I wanted to give you some variations on this classic as well, so don’t be afraid to experiment if you have a favourite flavour or lolly item you would like to add!  The method is the same for both and added at the bottom – would love to see what you create!

    Traditional Rocky Road

    400g of milk chocolate broken into small pieces

    200g of hazelnut chocolate (yes with nuts!) broken into small pieces

    1 x bag of marshmallows (minus 6 white mallows, trust me!) cut into halves

    160g of chocolate covered Turkish delight cut into small pieces

    Roughly 15 raspberry lollies cut into halves

    ¼ cup of desiccated coconut

    ¼ cup of unsalted peanuts chopped into small pieces

    ¼ cup of cashews chopped into small pieces

    Indulgent Rocky Road

    600g of dark chocolate broken into small pieces

    1 x bag of marshmallows cut into halves

    160g of cherry ripe cut into small pieces

    Roughly 15 raspberry lollies cut into halves

    ¼ cup of shredded coconut

    ¼ cup of almonds chopped to small pieces

    ¼ cup pistachios chopped to small pieces


    1. Place all dry chopped ingredients into a large plastic bowl and line a large glass baking dish with baking paper.
    2. On the stove, place a heat proof bowl over boiling water and add the chocolate.  If left on a medium-low heat, the chocolate should continue to melt without burning quite steadily but please remember to stir it every so often.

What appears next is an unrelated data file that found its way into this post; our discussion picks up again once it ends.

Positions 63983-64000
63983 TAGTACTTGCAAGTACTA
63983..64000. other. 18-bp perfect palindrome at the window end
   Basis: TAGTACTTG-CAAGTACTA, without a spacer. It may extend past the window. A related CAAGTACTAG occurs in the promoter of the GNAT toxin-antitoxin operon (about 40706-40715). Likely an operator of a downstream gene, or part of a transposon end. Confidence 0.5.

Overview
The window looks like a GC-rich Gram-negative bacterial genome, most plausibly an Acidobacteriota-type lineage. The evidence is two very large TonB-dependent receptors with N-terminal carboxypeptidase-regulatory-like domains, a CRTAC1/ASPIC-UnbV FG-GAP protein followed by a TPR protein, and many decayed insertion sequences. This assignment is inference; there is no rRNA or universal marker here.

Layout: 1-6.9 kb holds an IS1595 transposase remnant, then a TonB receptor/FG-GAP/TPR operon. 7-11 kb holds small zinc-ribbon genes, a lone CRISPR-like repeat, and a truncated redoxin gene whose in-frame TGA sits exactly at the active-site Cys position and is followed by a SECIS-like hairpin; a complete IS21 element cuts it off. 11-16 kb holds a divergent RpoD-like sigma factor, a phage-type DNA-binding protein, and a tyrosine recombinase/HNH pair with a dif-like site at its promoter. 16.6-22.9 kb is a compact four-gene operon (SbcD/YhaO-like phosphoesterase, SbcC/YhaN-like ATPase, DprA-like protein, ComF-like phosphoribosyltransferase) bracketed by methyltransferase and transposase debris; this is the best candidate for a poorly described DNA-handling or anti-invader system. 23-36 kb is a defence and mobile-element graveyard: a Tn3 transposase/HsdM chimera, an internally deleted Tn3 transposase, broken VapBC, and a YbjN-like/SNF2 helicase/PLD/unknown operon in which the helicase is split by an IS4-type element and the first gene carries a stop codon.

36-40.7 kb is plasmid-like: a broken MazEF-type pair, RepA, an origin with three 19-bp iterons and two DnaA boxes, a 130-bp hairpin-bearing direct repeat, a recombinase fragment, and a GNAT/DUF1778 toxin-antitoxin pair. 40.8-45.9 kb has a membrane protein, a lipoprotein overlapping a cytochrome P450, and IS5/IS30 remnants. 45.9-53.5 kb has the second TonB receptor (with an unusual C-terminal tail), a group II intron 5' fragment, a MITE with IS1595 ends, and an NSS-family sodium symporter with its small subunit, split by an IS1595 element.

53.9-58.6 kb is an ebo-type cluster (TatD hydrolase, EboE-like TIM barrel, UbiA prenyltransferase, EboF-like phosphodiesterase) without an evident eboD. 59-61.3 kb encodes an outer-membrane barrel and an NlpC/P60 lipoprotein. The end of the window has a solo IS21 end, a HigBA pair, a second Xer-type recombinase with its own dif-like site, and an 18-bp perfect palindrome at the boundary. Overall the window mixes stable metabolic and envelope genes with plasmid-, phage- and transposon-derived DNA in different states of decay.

3. Once the chocolate is melted, remove carefully from the stove and allow to cool for a few minutes.  Pour the chocolate into the bowl and mix well with a metal spoon until all ingredients are combined.  It can take a little while to incorporate the coconut but just keep mixing!
    4. Pour into the glass baking dish and level out the mixture with the back of a metal spoon.  Place in refrigerator for a minimum of 3 hours to set.   When you are ready to slice it up, allow it to sit out of the fridge for 10-20mins to allow cutting easier. Never use a wet knife!

    Best of Luck!

    X Steph

  • April14th

    Each of these covers is a lovely surprise, both in song selection and in arrangement. These are such terrific, inventive versions that they somehow make me fonder of the originals.h

    CHVRCHES covers “It’s Not Right But It’s Okay” (Whitney Houston)h

    James Vincent McMorrow covers “Higher Love” (Steve Winwood)


    John Legend covers “Dancing in the Dark” (Bruce Springsteen)

    In these interludes,  poet and singer-songwriter  Hannah Stephenson invites you to eavesdrop on the music bouncing around her brain. She’d love to hear your thoughts, your inner soundtrack, and what band inspired that shrine in your bedroom.